Communicating with your team is key to effective leadership but it can often be a balancing act between oversharing and appearing untrustworthy.
Communication is an important part of any team. It ensures that projects are run as effectively as possible and that any problems are highlighted before they escalate. However, as a manager, it can be difficult to strike the perfect balance between oversharing and appearing untrustworthy.
Talking openly and frankly with colleagues can be a fantastic way to earn their respect, as well as fostering a culture of transparency and trust. On the other hand, a leader sharing information that they shouldn't be privy to can be unprofessional and could potentially cause unnecessary worry.
So how much should you tell your team?
Transparency is key for managers
Being a manager often means putting on a lot of hats. From project management to profit margins, a modern leader can be required to do a range of tasks but arguably the most important is being the go-to person for every member of your team. Communication is an integral part of developing a positive relationship between you and colleagues, but it also has a hand in how they feel as a group and how they feel about their employer.
With this in mind, some leaders get tempted to share everything and anything with their team. Not only can this get you into trouble with your boss but can lead to professionals worrying about something that doesn't concern them or spreading rumors based on their own imagination. The best way to get around this is to remember transparency is an integral part of a good team.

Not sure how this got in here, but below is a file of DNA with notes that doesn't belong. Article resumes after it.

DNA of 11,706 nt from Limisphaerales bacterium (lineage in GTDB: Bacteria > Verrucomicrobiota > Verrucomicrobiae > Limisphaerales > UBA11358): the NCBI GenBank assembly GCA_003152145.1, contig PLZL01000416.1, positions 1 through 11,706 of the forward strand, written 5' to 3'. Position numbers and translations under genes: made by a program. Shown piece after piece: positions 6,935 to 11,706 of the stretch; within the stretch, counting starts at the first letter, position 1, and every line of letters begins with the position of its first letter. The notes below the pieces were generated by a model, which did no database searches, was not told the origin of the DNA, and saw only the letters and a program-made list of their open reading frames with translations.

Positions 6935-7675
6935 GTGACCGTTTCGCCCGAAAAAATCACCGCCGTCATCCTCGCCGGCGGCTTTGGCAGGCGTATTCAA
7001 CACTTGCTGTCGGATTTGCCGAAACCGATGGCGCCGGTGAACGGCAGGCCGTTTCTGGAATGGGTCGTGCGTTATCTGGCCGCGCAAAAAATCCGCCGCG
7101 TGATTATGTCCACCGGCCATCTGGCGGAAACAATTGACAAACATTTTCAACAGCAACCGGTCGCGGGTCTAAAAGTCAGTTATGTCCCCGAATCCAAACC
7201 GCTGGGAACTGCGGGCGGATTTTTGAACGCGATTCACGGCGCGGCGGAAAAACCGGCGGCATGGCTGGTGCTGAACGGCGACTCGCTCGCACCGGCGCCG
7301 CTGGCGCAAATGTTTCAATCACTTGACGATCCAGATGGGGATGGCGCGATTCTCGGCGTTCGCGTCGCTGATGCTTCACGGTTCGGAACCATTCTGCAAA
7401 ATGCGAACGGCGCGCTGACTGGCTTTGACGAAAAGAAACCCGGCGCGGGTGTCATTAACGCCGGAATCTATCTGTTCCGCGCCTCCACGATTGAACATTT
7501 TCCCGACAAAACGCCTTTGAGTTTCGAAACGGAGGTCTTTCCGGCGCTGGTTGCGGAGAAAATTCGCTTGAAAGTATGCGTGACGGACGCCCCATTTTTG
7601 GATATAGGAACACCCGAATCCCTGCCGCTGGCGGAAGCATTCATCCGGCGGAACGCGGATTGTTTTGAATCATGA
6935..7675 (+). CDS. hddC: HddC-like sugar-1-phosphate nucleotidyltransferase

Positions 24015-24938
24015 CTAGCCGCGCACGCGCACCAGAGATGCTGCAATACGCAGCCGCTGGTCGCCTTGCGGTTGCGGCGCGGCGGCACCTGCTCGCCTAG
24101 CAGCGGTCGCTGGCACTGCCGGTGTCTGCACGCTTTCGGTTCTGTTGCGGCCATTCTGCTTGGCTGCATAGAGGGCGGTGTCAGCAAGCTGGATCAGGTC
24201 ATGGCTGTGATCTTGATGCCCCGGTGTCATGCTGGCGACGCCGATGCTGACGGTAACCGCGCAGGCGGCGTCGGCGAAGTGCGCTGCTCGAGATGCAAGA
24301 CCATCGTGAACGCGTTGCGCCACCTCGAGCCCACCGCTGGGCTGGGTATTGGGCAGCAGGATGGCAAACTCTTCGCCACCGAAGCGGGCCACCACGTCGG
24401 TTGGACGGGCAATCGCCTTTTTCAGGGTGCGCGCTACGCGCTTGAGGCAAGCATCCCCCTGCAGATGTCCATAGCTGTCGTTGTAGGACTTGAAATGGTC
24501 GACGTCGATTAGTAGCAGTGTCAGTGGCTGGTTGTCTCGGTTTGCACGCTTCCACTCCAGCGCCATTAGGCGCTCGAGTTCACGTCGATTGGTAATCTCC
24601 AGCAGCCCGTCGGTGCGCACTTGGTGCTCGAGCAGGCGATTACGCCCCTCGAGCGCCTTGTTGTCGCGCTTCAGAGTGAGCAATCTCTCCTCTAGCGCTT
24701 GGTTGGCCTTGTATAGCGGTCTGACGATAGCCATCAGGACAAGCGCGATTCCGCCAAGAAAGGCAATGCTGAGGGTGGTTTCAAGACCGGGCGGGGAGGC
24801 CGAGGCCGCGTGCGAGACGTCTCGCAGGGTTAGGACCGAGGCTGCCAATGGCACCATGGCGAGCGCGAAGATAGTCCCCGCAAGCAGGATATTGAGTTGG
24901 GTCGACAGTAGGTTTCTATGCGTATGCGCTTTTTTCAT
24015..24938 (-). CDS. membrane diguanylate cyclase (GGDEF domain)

Individuals should only be told information that directly involves them, but when company-wide changes are happening, you need to show discretion even if there could be a significant impact to those on your team.
How not to cross the line
There may be matters that you're told about that involve other employees and it's important that you don't betray the trust placed in you. If you're placed in the situation where your team are asking you about something you're not in the position to divulge, don't lie about it, just tell them clearly that it's not ready to be announced yet. This allows you to keep private items to yourself without creating a divide between yourself and colleagues.
If employees become upset that you know information you aren't telling them, make it clear that it's not a slight on them. Explain that the secrecy is because the right solution, strategy or decision hasn't been arrived at yet and there's nothing you could tell them that wouldn't be potentially misleading.
Most people will understand this but if they don't, tell them you're not in the position to provide any further detail but if it's something they're really concerned about, they can speak to HR or higher-level management. This will help them see that you're not trying to be deceptive or leave them out of anything, but that you need to work within the constraints placed on you too.
Insights for Professionals provide free access to the latest thought leadership from global brands. We deliver subscriber value by creating and gathering specialist content for senior professionals. To view more Management content, click here.